Quantitative Methods in Defense and National Security 2007

Evaluation of the DC Department of Healths Syndromic Surveillance System
Arvind K. Jain, (RAND Corporation), arvind_jain@rand.org,
Beth Ann Griffin, (RAND Corporation), Beth_Ann_Griffin@rand.org,
Michael Stoto, (Georgetown University), stotom@georgetown.edu,
John Davies-Cole, (Department of Health, Washington DC), john.davies-cole@dc.gov
Chevelle Glymph, (Department of Health, Washington DC), chevelle.glymph@dc.gov,
Garret Lum, (Department of Health, Washington DC), garret.lum@dc.gov,
Gebreyesus Kidane, (Department of Health, Washington DC), gebreyesus.kidane@dc.gov,
and Samuel C. Washington, (Department of Health, Washington DC), sam.washington@dc.gov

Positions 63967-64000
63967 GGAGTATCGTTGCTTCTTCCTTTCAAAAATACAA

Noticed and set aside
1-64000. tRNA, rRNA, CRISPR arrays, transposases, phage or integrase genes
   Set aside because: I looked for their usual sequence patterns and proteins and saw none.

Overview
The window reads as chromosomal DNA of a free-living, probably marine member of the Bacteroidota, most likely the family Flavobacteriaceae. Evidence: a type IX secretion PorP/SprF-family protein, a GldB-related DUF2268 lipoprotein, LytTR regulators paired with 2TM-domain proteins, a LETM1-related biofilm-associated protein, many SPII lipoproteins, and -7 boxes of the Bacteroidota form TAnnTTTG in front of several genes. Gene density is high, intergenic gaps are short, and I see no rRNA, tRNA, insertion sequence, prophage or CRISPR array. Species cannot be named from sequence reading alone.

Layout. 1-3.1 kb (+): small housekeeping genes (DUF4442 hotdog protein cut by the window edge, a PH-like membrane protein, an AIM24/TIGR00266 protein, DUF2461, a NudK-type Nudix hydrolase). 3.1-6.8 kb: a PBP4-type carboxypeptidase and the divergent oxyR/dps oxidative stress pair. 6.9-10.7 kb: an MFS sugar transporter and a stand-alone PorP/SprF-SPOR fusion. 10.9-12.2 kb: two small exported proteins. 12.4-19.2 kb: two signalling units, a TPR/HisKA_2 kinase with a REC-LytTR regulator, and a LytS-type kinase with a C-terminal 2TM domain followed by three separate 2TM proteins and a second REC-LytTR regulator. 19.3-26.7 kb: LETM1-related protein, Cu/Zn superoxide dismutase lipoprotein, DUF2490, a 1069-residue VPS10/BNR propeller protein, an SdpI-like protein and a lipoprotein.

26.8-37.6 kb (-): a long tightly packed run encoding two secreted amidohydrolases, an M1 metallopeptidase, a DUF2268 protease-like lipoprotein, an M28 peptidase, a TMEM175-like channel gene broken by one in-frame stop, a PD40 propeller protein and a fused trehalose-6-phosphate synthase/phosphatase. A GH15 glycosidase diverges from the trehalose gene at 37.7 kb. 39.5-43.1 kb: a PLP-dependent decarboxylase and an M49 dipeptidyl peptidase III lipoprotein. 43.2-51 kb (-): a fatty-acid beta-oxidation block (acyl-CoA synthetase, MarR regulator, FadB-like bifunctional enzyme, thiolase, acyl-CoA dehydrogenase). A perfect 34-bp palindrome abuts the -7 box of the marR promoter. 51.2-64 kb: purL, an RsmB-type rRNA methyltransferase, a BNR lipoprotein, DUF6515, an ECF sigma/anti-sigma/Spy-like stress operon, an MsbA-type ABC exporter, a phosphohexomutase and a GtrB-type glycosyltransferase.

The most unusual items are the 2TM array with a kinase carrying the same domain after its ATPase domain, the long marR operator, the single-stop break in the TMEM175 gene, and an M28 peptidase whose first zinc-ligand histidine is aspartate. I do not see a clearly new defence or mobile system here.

Immediately following September 11, 2001, the District of Columbia Department of Health (DOH) began a syndromic surveillance program based on emergency room (ER) visits. Syndromic surveillance involves the collection of data (e.g. sales volume of over-the-counter anti-nausea medications) and simultaneous analysis in order to monitor the health of a specific population. In our data, ER logs from nine hospitals are transmitted daily to the health department and categorized into mutually exclusive syndromes such as unspecified infection and gastrointestinal illness. The data are then analyzed daily using a variety of statistical detection algorithms. This paper characterizes the performance of these statistical detection algorithms in practical terms, and helps identify the optimal parameters for each algorithm given the DC DOH data as well as the most effective algorithms. Analyzes were conducted to improve the sensitivity of each algorithm to detecting simulated outbreaks by fine tuning key parameters used in the algorithms. Simulation studies using the data show that over a range of simulated outbreak types, the multivariate CUSUM algorithms performed more effectively than other algorithms. Performance of the algorithms is also examined by applying them to known outbreaks such as flu seasons and a previously undetected series of gastrointestinal illness outbreaks. Our analyzes appear to indicate that the DC DOH system may prove to be more valuable in identifying the beginning of the flu season than for bioterrorist attacks. The analysis also indicates that when researchers/analysts apply these algorithms to their own data, fine tuning of parameters is necessary to improve overall sensitivity.

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